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This paper is concerned with the specific heat and thermal conductivity of metals at cryogenic temperatures. A review of previous studies is complemented by the author's experience. Two internal energy forces affect specific heat—lattice interactions and electronic interactions. Since the lattice specific heat is related to T3, it is very small at very low temperatures. The total conductivity of a metal is the sum of the electron thermal conductivity and the lattice thermal conductivity. Two factors that reduce electronic thermal conductivity are scattering of conduction electrons by thermal vibrations in the lattice, and scattering of electrons by defects and impurities present in the lattice. It is not yet possible to accurately predict thermal conductivity from fundamentals, but it is possible to make adequate predictions from thermal properties or electrical resistance of similar materials.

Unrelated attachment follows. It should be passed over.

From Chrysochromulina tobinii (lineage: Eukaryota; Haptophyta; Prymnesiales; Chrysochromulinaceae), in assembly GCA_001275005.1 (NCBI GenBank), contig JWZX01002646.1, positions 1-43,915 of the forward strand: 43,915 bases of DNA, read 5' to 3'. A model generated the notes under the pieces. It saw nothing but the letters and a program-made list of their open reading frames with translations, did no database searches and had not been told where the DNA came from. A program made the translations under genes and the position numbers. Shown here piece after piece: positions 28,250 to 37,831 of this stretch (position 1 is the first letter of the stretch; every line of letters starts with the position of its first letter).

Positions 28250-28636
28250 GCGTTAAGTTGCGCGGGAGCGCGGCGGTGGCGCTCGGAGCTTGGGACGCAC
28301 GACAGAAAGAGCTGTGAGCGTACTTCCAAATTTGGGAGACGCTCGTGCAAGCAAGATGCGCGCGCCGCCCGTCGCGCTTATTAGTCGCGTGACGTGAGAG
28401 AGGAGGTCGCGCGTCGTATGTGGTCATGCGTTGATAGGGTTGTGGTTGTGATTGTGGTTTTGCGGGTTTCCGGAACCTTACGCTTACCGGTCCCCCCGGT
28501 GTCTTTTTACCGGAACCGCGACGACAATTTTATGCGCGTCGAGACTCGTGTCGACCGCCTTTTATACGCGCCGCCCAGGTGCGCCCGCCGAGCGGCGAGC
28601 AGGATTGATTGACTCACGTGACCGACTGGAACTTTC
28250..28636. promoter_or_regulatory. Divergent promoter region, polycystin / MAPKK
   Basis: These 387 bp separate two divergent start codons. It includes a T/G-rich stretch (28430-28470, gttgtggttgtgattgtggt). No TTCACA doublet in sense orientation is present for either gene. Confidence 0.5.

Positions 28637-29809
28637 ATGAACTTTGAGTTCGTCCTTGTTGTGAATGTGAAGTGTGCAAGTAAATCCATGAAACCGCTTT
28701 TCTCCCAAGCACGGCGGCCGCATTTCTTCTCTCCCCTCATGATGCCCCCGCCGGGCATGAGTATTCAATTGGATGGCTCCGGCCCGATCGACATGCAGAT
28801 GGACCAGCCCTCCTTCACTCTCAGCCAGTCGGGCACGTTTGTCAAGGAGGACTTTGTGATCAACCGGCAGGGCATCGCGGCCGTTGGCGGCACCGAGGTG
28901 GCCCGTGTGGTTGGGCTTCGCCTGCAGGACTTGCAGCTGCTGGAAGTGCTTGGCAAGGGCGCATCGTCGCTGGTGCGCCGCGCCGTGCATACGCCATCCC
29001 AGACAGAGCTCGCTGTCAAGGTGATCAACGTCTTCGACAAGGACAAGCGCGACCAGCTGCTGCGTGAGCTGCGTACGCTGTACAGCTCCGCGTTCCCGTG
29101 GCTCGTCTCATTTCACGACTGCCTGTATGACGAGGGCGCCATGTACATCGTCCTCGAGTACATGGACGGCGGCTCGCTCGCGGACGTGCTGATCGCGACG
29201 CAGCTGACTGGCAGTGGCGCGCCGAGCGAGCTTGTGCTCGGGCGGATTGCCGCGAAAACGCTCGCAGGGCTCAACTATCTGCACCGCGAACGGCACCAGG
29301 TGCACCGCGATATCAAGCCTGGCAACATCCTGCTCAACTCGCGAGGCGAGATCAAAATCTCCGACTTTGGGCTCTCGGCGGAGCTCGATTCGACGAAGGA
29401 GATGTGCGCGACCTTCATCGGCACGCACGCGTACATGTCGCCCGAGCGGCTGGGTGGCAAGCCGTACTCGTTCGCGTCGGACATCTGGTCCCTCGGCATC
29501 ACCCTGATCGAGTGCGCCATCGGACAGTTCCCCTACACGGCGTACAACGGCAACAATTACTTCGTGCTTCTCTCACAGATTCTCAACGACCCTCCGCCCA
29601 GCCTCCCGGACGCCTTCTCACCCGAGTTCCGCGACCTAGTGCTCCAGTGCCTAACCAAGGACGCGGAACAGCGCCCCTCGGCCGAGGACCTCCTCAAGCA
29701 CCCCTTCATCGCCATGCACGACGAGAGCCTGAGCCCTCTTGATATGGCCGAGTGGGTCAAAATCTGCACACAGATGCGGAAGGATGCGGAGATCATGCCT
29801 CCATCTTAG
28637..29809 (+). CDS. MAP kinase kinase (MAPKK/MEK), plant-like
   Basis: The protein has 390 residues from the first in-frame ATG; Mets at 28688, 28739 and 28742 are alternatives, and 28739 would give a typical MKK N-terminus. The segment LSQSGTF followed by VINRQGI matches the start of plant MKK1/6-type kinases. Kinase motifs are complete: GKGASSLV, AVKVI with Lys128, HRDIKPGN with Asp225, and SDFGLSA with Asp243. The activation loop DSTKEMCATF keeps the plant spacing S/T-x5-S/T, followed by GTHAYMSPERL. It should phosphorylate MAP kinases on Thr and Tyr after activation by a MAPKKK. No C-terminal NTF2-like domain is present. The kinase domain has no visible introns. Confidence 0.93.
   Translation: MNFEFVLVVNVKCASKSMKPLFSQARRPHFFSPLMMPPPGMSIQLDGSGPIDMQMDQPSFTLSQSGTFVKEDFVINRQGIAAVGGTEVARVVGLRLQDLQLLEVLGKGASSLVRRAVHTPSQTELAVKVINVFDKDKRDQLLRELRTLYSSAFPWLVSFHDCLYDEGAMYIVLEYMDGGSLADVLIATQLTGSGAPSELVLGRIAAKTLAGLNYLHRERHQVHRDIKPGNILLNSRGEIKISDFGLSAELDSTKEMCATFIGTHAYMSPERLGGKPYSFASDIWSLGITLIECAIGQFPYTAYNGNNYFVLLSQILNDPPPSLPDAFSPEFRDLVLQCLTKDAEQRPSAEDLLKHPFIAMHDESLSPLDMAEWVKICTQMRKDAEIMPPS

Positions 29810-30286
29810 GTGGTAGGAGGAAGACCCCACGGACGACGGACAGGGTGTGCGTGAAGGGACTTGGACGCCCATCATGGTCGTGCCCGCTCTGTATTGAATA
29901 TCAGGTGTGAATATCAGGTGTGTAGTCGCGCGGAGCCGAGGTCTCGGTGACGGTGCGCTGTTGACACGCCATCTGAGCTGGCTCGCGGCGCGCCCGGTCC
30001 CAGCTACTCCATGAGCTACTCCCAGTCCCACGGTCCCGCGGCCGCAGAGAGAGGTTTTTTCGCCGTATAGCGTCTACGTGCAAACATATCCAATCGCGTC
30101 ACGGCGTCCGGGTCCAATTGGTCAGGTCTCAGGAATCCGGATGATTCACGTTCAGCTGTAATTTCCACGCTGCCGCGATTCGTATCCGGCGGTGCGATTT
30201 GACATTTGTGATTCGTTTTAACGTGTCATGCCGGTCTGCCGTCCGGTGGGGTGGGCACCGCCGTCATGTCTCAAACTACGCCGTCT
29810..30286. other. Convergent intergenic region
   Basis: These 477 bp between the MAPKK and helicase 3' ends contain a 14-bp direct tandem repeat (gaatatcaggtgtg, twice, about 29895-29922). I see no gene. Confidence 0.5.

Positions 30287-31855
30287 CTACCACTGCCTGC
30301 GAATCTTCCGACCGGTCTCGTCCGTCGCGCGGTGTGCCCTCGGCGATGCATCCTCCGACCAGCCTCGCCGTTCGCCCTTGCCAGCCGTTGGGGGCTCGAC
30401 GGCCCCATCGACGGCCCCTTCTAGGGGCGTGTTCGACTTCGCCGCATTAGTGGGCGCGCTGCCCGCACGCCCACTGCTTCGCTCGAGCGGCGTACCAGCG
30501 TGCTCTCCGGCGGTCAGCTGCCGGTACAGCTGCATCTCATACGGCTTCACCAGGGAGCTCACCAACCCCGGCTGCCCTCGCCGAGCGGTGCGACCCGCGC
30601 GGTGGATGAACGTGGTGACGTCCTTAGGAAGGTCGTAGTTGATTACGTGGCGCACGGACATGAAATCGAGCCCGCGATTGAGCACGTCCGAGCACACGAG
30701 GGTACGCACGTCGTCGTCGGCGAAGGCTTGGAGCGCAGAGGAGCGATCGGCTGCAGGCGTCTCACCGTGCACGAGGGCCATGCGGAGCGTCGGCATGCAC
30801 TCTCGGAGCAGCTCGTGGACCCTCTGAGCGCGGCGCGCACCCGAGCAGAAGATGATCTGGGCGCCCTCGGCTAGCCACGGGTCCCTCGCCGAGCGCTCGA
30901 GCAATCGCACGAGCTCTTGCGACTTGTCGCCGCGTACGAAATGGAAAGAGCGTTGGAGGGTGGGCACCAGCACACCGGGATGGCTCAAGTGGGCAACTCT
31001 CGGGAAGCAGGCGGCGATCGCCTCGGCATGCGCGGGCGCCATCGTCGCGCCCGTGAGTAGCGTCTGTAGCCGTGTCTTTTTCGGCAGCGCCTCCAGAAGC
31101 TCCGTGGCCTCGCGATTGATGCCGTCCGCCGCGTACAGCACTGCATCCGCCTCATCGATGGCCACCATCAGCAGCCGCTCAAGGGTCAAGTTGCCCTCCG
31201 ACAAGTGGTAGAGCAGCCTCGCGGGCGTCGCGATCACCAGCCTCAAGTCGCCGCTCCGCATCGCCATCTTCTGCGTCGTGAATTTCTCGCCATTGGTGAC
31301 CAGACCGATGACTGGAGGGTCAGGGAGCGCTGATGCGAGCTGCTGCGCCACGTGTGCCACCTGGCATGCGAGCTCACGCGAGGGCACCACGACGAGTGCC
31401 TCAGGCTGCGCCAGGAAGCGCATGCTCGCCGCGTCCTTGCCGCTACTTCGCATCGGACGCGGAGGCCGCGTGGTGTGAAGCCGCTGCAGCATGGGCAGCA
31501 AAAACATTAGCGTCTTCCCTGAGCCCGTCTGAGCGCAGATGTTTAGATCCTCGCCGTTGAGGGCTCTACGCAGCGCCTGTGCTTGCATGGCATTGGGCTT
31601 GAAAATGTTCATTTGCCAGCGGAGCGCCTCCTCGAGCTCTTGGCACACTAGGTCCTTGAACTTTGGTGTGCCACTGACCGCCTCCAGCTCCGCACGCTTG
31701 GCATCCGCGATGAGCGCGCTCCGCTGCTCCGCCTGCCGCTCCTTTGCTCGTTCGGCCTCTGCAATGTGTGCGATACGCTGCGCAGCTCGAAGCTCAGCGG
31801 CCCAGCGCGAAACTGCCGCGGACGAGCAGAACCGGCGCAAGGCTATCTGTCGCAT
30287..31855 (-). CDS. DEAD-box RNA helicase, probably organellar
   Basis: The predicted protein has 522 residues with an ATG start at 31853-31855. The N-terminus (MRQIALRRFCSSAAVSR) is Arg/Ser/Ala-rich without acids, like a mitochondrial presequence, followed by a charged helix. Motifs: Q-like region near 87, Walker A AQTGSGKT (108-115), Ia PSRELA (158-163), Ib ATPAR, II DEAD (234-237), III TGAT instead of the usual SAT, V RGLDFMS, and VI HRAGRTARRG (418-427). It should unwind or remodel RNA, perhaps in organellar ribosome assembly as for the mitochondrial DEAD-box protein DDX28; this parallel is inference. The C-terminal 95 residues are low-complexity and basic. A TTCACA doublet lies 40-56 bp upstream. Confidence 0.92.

cryogenics, aluminum alloys, specific heat, thermal conductivity
Powell, Robert L.
Supervisory physicist, Institute for Materials Research, National Bureau of Standards, Boulder, Colo.